Missoula Officials Provide an Update on the Homelessness Issue
Missoula, MT (KGVO-AM News) - At a Wednesday press conference on the Missoula County Courthouse steps, several Missoula city and county officials and community leaders provided an update on the current state of homelessness in Missoula, now that the Emergency Winter Shelter has officially closed.
City of Missoula Mayor Jordan Hess kicked off the gathering by giving a ‘state of the community’ message on homelessness in Missoula.
City and County Officials provided an Update on Homelessness in Missoula
“We're here today to talk about what is a serious issue in our community that we wish we didn't have to talk about, and that is people living in public spaces in our community, in tents in vehicles, camping, where they're not welcome,” began Mayor Hess. “They are camping because they have nowhere else to go. The reality is that we do not have enough indoor shelter in our community for everybody. When our emergency winter shelter closed on April 10, there were 80 people sleeping there that last night. We have had well over 100 people staying at the emergency winter shelter throughout the entire winter, and that demand persisted until the very last day that the shelter was open April 10.”
County Commissioner Josh Slotnick explained the two extremes representing the attitudes of Missoula County residents regarding homelessness.
Commissioner Expressed Two Extremes on the Homeless Issue
“On the one hand, we have the question: ‘How can we allow our brothers and sisters to live in squalor in the richest country in the world?’ At the other end? ‘I want that person gone there in front of my house or business and are threatening my safety’,’ said Slotnick. “All of us at some point, fall into that spectrum. I'm bringing this up because the answer to all the concerns along that spectrum, the answer is the same. We need to have places for people to be in Missoula.”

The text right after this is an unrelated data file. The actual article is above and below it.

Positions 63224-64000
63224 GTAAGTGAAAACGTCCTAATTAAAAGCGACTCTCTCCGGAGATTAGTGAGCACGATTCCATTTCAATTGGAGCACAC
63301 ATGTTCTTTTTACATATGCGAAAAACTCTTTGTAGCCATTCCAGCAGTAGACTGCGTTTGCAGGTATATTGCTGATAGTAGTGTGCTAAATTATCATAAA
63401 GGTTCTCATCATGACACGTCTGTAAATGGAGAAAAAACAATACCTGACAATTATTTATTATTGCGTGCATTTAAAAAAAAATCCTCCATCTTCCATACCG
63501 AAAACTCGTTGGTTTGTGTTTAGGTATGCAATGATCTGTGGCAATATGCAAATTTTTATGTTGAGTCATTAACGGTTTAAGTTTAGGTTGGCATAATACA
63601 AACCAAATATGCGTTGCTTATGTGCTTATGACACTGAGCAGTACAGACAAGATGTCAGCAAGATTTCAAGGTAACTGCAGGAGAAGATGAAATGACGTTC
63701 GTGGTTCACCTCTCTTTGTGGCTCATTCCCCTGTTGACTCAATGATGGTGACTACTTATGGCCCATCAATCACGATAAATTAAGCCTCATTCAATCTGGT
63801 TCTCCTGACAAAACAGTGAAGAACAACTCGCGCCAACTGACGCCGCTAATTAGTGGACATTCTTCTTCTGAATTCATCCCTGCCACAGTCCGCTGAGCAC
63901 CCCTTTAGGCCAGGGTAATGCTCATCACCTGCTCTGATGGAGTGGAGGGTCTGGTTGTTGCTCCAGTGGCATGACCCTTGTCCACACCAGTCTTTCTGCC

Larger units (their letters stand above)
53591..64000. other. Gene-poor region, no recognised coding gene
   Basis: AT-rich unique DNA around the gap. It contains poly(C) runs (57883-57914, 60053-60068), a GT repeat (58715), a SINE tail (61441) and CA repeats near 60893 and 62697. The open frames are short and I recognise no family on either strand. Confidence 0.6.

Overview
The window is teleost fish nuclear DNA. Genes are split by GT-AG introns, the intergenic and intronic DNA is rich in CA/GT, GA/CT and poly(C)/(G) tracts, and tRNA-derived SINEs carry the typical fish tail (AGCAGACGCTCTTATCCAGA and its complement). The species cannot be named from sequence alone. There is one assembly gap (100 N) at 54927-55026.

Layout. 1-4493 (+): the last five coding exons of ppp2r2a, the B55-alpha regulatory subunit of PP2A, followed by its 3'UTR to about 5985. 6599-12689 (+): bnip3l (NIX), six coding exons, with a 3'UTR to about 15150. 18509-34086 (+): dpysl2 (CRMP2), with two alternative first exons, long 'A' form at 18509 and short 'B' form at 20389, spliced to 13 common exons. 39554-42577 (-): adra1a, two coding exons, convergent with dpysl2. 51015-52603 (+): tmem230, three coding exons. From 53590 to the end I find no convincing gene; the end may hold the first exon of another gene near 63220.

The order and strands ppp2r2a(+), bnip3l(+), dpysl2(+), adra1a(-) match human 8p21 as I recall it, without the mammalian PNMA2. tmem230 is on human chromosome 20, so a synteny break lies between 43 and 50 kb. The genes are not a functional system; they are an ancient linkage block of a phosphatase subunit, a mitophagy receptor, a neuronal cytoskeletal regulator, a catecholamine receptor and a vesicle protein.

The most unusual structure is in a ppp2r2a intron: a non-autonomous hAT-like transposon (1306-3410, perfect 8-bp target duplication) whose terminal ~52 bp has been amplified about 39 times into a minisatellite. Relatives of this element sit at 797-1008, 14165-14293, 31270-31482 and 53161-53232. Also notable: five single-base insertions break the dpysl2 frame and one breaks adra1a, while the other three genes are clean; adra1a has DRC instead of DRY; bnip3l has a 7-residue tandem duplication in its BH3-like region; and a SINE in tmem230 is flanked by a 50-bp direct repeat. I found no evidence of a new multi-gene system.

Missoula Police Department Detective Captain Jake Rosling spoke on the law enforcement aspect of dealing with homelessness.
Police Captain Rosling said There's Only so Much Police Can Do
“We have encouraged our officers to try to frequently make contact with those that are unhoused and sleeping on the streets, or sleeping on the sidewalks, encouraging them to keep their areas clean, and to move their camps frequently,” said Captain Rosling. “Obviously, if you see criminal activity you need to call 9-1-1. But, like was stated earlier, there are online ways to report this behavior. We did come up with an incident action plan to deal with the larger urban camps that people will see popping up here and there.”
Addressing a question involving the fact that official funding for many of the services for homeless people will end at the end of the fiscal year in June, Mayor Hess said the city and county are kept from providing more funding due to restraints enacted by the state legislature.
“We have a structural funding problem at the city of Missoula,” said Mayor Hess. “This is a structural revenue issue where our property taxes are capped at the state level at one-half the rate of inflation. So we have a large hole to fill based on the fact that costs increase at an inflationary rate and our ability to fund the government as our authority to spend money increases at only half the inflationary rate.”
Also addressing the media at the event were representatives from the city, the county, the Poverello Center, and the Hope Rescue Mission.